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Migration and development : a theoretical perspective ; paper presented at the conference on ‘Transnationalisation and Development(s): Towards a North-South Perspective’, Center for Interdisciplinary Research, Bielefeld, Germany, May 31 - June 01, 2007

Migration und Entwicklung : eine theoretische Perspektive
[conference paper]

Haas, Hein de

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Corporate Editor Universität Bielefeld, Fak. für Soziologie, Centre on Migration, Citizenship and Development (COMCAD)
Abstract "This paper aims to put the debate on migration and development in a broader historical perspective of migration theory in particular and social theory in general. The scholarly debate on migration and development has tended to swing back and forth like a pendulum, from developmentalist optimism in the 1950s and 1960s, to structuralist and neo-Marxist pessimism and scepticism over the 1970s and 1980s, to more nuanced views influenced by the new economics of labour migration, "livelihood" approaches and the transnational turn in migration studies as of the 1990s. Such discursive shifts in the scholarly debate on migration and development should be primarily seen as part of more general paradigm shifts in social theory. The shift that occurred over the 1990s was part of a more general shift away from grand structuralist or functionalist theories towards more pluralist, hybrid and structuralist approaches attempting to reconcile structure and actor perspectives. However, attempts to combine different theoretical perspectives are more problematic than sometimes suggested due to incommensurability issues and associated disciplinary divisions. Since 2000, there has been a remarkable, and rather sudden, renaissance of optimistic views, in particular in the policy debate, as well as a boom in empirical work on migration and development. This has coincided with the rediscovery of remittances as a 'bottom up' source of development finance and the celebration of the transnational engagement of migrants with the development of their origin societies. However, such optimism has tended to go along with a striking level of amnesia of decades of prior research. Migration and development is anything but a new topic. The accumulated empirical and theoretical evidence stress the fundamentally heterogeneous nature of migration-development interactions as well as their contingency on spatial and temporal scales of analysis and more general processes of social and economic change, which should forestall any blanket assertions on migrationdevelopment interactions. Current policy and scholarly discourses naively celebrating migration, remittances and transnational engagement as self-help development 'from below' also shift attention away from the relevance of structural constraints and the important role states and other institutions play in shaping favourable general conditions for social and economic development to occur. This raises the fundamental question whether the recent shift towards optimistic views reflects a veritable change in (increasingly transnationally framed) migration-development interactions, the use of other methodological and analytical tools, or is rather the deductive echo of a general paradigm shift from dependency and state-centrist to neoliberal and neoclassical views in general. The lack of theoretical rootedness and largely descriptive nature of much empirical work has haunted the improvement of theories. As a result of the general lack of a common theoretical thread, most empirical work - especially from outside migration economics - remains isolated, scattered, and theoretically underexplored. Real progress in the understanding of the factors determining the fundamental heterogeneity of migration and development interactions is only possible if more empirical work is designed to test theoretically derived hypotheses and, hence, to improve the generalized understanding of migration-development interactions." (author's abstract)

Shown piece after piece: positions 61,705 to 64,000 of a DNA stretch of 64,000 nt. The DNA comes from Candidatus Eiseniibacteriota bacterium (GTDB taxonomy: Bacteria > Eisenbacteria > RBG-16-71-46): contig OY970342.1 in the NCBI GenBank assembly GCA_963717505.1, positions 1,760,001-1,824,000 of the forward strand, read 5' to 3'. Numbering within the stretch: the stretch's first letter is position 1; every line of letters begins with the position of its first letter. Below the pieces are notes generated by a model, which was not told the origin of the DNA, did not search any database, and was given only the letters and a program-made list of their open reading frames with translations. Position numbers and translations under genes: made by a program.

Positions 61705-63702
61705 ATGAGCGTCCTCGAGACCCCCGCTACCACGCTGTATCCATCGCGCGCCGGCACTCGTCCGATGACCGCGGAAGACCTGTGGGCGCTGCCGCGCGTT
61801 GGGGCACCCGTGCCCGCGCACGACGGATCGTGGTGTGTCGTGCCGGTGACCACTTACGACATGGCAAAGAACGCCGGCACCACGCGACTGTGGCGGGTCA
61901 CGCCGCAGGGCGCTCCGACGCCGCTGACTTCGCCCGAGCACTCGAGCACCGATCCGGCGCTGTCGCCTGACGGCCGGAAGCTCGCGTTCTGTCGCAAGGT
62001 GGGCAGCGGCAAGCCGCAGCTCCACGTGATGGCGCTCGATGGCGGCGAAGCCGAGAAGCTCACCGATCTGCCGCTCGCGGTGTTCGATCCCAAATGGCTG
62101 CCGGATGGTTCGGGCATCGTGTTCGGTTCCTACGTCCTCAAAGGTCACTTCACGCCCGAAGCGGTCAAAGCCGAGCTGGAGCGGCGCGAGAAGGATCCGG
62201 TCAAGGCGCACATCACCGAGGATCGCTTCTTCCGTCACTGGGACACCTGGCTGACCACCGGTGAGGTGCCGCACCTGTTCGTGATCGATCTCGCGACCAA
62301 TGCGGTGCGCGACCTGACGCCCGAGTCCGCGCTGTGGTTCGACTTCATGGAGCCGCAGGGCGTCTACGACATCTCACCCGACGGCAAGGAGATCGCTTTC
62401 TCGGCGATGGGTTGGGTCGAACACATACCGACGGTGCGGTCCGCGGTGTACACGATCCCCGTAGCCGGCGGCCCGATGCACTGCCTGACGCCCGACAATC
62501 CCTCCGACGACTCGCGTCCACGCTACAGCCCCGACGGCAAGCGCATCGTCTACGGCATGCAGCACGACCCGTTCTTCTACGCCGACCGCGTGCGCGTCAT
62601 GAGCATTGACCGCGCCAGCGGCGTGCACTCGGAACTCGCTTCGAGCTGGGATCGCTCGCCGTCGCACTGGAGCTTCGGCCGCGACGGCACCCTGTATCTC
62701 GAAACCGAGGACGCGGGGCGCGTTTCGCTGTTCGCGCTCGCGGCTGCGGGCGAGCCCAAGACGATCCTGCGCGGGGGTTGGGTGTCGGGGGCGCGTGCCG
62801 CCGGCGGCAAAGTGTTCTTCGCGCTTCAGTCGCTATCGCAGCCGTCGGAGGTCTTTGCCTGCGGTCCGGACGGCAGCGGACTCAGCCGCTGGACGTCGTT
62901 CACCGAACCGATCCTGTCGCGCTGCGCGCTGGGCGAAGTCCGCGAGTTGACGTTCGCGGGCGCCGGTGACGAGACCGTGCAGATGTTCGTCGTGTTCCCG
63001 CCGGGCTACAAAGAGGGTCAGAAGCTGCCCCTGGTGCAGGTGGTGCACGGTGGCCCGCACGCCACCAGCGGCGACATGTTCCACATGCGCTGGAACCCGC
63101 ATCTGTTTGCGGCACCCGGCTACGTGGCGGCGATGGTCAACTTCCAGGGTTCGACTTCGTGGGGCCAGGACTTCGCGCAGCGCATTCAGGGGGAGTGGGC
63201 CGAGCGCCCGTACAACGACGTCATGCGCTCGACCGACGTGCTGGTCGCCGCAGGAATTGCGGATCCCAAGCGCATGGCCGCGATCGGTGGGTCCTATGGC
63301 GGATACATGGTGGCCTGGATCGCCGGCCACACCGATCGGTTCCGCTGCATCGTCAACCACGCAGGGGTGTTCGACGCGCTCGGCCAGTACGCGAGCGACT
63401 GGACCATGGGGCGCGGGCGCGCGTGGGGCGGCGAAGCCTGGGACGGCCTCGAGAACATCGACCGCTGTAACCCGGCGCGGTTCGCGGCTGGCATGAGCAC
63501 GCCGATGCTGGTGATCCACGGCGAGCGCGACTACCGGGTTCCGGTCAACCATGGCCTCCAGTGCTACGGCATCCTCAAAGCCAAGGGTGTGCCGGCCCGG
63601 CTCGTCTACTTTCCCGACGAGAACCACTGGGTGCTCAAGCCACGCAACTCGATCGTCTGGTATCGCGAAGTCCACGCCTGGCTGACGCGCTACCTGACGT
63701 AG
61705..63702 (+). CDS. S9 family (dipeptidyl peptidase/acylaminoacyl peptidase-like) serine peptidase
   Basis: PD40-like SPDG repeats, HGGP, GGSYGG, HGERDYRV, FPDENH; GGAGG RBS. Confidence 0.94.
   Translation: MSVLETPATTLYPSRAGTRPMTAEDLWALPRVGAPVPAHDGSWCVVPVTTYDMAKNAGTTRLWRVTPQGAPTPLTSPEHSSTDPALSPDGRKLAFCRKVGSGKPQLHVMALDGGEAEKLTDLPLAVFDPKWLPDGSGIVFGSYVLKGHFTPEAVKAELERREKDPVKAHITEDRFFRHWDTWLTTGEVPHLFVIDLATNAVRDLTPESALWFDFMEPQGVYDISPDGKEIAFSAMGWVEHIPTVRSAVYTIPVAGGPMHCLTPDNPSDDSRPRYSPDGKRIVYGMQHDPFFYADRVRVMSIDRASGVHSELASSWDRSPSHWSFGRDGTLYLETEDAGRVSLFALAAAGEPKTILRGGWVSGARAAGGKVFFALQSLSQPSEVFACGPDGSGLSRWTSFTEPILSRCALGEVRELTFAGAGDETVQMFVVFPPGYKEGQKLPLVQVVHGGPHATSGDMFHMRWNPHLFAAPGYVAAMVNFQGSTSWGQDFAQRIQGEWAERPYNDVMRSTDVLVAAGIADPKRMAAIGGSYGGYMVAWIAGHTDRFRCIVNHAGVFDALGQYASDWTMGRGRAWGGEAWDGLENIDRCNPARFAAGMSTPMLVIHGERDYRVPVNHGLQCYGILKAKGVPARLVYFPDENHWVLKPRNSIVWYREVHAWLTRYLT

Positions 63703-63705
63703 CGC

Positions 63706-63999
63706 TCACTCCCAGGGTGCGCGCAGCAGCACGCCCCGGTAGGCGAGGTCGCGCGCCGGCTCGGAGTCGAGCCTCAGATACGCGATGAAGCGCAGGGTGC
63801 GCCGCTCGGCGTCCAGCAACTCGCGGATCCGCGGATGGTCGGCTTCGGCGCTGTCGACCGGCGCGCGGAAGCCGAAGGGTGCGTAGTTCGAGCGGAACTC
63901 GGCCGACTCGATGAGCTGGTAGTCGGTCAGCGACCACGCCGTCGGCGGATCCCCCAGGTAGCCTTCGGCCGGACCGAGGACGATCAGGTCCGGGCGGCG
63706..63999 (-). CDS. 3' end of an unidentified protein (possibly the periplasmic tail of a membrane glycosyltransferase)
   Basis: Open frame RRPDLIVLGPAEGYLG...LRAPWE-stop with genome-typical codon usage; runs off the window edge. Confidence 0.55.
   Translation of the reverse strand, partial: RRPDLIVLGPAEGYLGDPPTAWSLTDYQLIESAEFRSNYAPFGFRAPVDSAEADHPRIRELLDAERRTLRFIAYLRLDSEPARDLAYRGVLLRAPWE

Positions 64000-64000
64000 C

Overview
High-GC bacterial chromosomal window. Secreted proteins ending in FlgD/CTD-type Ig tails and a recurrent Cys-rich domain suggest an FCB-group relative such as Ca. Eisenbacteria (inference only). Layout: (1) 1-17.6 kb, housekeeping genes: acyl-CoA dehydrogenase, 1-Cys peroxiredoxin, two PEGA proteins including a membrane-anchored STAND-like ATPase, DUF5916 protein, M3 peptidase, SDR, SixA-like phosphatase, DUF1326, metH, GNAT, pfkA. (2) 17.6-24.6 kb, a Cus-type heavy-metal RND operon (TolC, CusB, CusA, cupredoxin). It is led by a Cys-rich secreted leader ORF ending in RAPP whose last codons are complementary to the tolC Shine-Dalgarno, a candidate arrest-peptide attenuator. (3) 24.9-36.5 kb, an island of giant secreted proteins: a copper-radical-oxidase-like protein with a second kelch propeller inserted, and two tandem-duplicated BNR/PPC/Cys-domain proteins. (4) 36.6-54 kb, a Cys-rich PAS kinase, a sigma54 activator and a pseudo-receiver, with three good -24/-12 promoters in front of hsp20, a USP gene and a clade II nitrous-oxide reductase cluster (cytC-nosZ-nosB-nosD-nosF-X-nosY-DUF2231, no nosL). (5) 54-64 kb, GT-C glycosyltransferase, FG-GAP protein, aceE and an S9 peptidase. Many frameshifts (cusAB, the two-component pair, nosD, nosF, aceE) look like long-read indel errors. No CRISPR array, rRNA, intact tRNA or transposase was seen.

Contents: 1. Introduction; 2. General migration theories; 2.1. The neo-classical equilibrium perspective; 2.2. Historical-structural theory and asymmetric growth; 2.3. Questioning the push-pull framework; 3. Towards a transitional migration theory; 3.1. The mobility transition; 3.2. The migration hump; 4. Internal dynamics and feedbacks: networks and migration systems; 4.1. Social capital, chain migration and network theory; 4.2. Migration systems theory; 5. Migration and development optimists vs. pessimists; 5.1. The dawning of a new era: developmentalist views; 5.2. The migrant syndrome: cumulative causation and structuralist views; 5.3. Towards a pluralist perspective; 6. Pluralist views on migration and development interactions; 6.1. New economics of labour migration (NELM); 6.2. Migration as a household livelihood strategy; 6.3. A transnational perspective on migration and development; 7. New empirical insights into migration and development; 8. Synthesis; 9. Conclusion.
Keywords development; development aid; development aid policy; developing country; industrial nation; theory; development theory; migration; migration research; migration policy; migrant; family; native country; funding
Classification Sociology of Developing Countries, Developmental Sociology; Migration, Sociology of Migration
Method descriptive study
Document language English
Publication Year 2007
City Bielefeld
Page/Pages 82 p.
Series COMCAD Working Papers, 29
Status Published Version
Licence Deposit Licence - No Redistribution, No Modifications
data provider This metadata entry was indexed by the Special Subject Collection Social Sciences, USB Cologne